Over the years, Louie’s medical team at CHOP has grown to include Brenda Banwell, MD, Chief of the Division of Neurology. When he began to have central sleep apnea, which led to problems staying awake during the day, pulmonologist Jeffrey Ewig, MD, prescribed BiPAP therapy to maintain regular breathing at night. Louie has also had a series of eye surgeries with Dr. Quinn and James Katowitz, MD, which have largely corrected his droopy eyelids. He still has double vision but has learned to cope with it by focusing on just one of the images he sees.
“The eye surgery helped a lot,” says Rosa. “His eyelids are almost back to normal.”
He is also followed in Mitochondrial Medicine, a frontier program at CHOP, by Marni Falk, MD. The team works to optimize his overall health, oversees mitochondrial supplement therapies, and monitors for progressive problems in different body organs that may develop over time in patients who have a deficiency of their overall amount of mitochondrial DNA, which is needed to generate the respiratory chain that makes energy within mitochondria.
Common problems may include mood or cognitive problems, hormone deficiencies, chronic fatigue, exercise intolerance, and a wide range of neurologic problems affecting his brain, nerves, and digestives system. Louie’s multi-disciplinary team also has expanded to include Shana McCormack, MD, MTR, from the Division of Endocrinology and Diabetes, Anirban Banerjee, MD, from CHOP’s Cardiac Center in a dedicated Mitochondrial Disease Cardiac Clinic, as well as CHOP specialists in Exercise Physiology and in Behavioral Health.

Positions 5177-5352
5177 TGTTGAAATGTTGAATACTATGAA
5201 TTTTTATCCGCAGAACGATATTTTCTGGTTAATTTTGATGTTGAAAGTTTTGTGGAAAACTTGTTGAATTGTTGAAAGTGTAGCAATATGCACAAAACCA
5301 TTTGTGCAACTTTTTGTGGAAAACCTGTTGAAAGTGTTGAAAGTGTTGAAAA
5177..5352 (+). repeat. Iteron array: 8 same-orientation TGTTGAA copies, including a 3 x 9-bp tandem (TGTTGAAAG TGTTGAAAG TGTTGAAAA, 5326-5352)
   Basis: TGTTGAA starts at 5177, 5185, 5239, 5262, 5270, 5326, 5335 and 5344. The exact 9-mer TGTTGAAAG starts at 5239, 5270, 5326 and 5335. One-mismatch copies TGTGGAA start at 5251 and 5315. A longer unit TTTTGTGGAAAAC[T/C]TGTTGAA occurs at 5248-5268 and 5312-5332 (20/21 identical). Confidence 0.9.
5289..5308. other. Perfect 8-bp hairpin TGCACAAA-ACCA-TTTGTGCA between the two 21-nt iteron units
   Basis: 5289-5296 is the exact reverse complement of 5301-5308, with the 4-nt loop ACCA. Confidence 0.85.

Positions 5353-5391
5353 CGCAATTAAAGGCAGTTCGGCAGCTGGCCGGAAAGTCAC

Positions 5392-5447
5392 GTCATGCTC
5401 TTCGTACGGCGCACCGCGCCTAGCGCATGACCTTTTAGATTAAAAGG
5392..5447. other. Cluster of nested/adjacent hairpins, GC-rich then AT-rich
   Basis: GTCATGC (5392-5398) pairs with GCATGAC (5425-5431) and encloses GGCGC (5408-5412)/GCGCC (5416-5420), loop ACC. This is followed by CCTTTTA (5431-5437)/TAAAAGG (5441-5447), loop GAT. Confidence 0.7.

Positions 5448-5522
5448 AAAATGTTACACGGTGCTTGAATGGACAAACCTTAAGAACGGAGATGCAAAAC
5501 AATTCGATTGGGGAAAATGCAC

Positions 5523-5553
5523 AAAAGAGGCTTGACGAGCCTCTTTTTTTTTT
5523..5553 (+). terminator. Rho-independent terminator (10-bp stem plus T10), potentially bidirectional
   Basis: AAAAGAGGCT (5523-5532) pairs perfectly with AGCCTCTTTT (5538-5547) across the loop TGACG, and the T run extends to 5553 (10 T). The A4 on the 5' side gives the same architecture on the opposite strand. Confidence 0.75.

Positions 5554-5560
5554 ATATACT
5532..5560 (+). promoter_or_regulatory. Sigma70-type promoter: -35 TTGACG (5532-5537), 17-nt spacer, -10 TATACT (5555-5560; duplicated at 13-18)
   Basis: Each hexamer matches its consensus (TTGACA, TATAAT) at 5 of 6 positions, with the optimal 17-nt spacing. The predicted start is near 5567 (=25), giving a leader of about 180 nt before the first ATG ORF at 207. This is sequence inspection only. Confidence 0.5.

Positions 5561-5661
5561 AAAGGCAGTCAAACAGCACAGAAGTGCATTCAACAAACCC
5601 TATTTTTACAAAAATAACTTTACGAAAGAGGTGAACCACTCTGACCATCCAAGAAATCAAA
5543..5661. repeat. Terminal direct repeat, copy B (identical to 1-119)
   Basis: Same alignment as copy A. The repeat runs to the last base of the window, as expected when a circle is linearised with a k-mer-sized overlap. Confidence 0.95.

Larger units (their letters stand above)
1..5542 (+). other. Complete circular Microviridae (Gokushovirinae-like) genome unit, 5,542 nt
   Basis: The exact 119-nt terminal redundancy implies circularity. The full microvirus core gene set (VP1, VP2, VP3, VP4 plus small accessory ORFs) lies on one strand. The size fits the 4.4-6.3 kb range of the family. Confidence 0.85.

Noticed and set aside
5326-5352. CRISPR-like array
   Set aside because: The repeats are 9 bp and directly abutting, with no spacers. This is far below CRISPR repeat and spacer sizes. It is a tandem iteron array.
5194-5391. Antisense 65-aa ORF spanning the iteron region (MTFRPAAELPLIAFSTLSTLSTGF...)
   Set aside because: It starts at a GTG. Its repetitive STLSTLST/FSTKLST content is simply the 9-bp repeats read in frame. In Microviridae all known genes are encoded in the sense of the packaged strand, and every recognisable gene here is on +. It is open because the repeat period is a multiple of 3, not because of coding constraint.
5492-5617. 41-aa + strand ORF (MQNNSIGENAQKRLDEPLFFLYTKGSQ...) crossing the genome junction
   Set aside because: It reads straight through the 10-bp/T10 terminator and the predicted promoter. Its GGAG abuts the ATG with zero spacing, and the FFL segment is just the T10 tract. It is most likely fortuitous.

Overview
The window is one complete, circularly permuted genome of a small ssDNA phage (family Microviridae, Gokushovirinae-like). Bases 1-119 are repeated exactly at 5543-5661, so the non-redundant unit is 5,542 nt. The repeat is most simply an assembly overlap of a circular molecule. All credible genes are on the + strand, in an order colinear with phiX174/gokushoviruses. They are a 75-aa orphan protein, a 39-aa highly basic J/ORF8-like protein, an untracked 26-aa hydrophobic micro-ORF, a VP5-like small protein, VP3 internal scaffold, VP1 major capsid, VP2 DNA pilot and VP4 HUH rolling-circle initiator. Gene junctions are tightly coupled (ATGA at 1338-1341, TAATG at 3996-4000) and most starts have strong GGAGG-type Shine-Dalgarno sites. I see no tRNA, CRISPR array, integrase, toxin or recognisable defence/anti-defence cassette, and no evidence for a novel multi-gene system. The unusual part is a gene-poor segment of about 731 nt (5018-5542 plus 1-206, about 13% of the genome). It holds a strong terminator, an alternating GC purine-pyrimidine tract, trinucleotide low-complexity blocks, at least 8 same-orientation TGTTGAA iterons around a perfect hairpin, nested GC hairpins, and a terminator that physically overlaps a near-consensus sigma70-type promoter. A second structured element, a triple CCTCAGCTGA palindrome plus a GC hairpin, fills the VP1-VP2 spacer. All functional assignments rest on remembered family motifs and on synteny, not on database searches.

Cross-fit training helps improve MDDS symptoms
Louie found a therapy in early 2016 that has proved helpful for him — cross-fit training. He discovered a local gym in his neighborhood and took to the workouts immediately. The trainers carefully push him to get the most out of his workouts and have modified exercises to meet his needs. He has responded with tremendous dedication. He now goes to the gym four days a week for 90-minute workouts and does the exercises at home on the other days. He lifts weights, climbs ropes, and does strength and balance exercises on rings and parallel bars.
Before he started cross-fit training, he was walking with a sideways gait. Louie still walks with a limp, but his gait is steadier now. He is able to walk or bike the two miles to the gym, stopping if he has spasms or just needs a break. Fortunately, as his strength and coordination have improved, the spasms have become less frequent and less intense.
Louie is in college now, studying mechanical engineering. He does cross-fit when he gets home from his classes. “I have a lot to overcome,” Louie says. “My physical challenges make things more difficult. With the cross-fit training I’ve become stronger as a person, physically and mentally. My attitude is, don’t give up. There’s always an opportunity or a chance waiting behind that door. Just don’t give up.”
Hope for children with mitochondrial disease
Today, there is still no known cure for mitochondrial disease. But further research and clinical trials will help physicians and research scientists work toward developing better methods of diagnosis for all causes of mitochondrial disease, effective treatments and exercise regimens as demonstrated in Louie’s case, and ultimately, find a cure for mitochondrial disease.